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The Four-Person Cup

by Miranda Roth

For most of my teams (coaching and playing) we have been most comfortable in a 4-person cup recently. The goal with this zone is to prevent throws through the cup or around it with yardage gainers—we want to force the throws backward and we want to force a lot of them. I was taught to see this as a math problem—even the simplest throw will only be completed 99% of the time (.99 possibility of completion). Two of these same passes will be completed .99*.99 times (.9801 possibility of completing both passes). So you can easily see that with more passes, the chance of turnovers increases and, of course, if you or the conditions are forcing more difficult throws the completion rate for each pass goes down which translates to an increase in chance of turnover (i.e. the same throw on a windy/rainy day is only .8 possibility of completion). 

In addition to the math, I feel very comfortable with this zone with the personnel that I've had on my recent teams—lots of tall people with strong marks that are difficult to throw over. Sometimes we also run a variation of this in the 1-3-3 trapping zone that forces the same looks as the 4-person cup, but also encourages the disc to go toward typically weaker throwers (side poppers/wings instead of primary handlers) in a trap situation.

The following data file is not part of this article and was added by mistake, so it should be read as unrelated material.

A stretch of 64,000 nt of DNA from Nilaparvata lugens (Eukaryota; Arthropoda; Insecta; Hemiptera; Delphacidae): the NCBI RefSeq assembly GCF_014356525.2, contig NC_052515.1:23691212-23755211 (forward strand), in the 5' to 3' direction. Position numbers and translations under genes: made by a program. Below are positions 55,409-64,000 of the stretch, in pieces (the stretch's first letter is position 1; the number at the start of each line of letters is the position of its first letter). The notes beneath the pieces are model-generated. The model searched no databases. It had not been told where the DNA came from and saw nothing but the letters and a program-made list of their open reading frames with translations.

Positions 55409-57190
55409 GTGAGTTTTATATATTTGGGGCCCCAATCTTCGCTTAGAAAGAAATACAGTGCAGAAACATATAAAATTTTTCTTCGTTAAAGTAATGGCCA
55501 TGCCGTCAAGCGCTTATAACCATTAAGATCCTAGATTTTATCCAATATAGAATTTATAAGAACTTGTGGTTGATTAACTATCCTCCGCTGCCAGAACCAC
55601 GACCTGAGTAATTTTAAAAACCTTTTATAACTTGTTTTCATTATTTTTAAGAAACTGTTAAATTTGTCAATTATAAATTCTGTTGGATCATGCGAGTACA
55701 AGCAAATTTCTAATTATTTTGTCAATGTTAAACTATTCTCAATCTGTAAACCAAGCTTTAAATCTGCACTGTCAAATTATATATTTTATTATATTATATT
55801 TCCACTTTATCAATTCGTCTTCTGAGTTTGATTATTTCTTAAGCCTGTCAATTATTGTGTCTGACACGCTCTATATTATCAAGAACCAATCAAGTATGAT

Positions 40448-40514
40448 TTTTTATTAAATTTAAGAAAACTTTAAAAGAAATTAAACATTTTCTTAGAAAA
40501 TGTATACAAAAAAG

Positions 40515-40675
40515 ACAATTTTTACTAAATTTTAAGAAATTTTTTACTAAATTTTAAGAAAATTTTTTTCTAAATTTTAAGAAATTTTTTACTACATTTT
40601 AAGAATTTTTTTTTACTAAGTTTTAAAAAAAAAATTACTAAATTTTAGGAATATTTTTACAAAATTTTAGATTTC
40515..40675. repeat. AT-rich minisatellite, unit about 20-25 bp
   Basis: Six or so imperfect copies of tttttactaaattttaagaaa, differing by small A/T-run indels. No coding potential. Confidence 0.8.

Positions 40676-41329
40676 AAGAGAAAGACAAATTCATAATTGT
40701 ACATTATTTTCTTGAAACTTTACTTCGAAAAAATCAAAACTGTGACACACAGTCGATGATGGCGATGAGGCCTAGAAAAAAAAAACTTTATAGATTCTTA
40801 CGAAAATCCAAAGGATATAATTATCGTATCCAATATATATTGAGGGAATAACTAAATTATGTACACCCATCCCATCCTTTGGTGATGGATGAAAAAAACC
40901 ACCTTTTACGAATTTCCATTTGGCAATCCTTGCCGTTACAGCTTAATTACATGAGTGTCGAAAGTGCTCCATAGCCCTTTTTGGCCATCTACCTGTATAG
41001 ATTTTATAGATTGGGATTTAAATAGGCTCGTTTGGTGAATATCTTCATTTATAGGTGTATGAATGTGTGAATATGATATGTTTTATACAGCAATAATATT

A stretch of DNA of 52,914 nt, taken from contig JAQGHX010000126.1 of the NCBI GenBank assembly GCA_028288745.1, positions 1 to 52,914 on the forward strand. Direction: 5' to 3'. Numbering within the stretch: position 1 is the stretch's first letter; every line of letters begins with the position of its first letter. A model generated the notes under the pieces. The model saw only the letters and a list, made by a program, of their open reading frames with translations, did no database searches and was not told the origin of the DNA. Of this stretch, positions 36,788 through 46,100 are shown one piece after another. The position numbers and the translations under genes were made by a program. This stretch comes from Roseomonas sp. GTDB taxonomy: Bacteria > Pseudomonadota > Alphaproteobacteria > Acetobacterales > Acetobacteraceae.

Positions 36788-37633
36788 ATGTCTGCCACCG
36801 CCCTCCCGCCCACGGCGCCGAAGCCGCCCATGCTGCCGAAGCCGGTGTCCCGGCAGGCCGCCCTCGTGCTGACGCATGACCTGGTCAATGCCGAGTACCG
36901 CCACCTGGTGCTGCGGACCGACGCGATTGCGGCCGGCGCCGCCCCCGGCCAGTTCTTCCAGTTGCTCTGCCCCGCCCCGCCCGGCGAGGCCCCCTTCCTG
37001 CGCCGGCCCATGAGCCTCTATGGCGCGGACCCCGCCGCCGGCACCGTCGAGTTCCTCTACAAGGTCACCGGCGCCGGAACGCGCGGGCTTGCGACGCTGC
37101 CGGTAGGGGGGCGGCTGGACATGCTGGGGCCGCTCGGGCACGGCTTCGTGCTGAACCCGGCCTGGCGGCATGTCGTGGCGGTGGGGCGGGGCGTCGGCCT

In both of these zones, the weak points are always creating numbers advantages behind the cup/1-3. If two handlers can easily break it through a 4-person cup, then there is a 5 on 3 downfield advantage for the offense. If this happens, then we typically transition out immediately (on a yardage-gaining break), or after it happens more than once (on short breaks). 

From a team-wide standpoint, the adjustments that we like to make after teams start breaking through this is to transition to a similar but different zone—dropping one of the cuppers back into a very short short-deep position if they are gaining from short breaks or perhaps a box-and-one if one handler in particular is breaking through the zone repeatedly. 

Often times the positions that have to work the hardest and need the most feedback in both of my favorite zones are the wings—they are in charge of covering the most field and based on the offense we are playing against they will get very different looks. I think that the wings in the zone can make or break the defense—making it with hustle, communication, and awareness. 

huddle Issue 7 Zone Defense

Tuesday, August 12th, 2008

The Wham!
by Jaime Arambula

Addressing Zone Questions
by Chris Ashbrook

Zone Observations From The NYNY Days
by Tully Beatty

A Tweak To The 1-3-3
by Matt Dufort

What Should We Contain?
by Jeff Eastham-Anderson

Adjustments To The 2-3-2
by Adam Goff

Redistribute Their Resources
by Greg Husak

Trap Hard & Smart
by Kris Kelly

The Four-Person Cup
by Miranda Roth

A Couple Of Thoughts On Zone D
by Ben Wiggins




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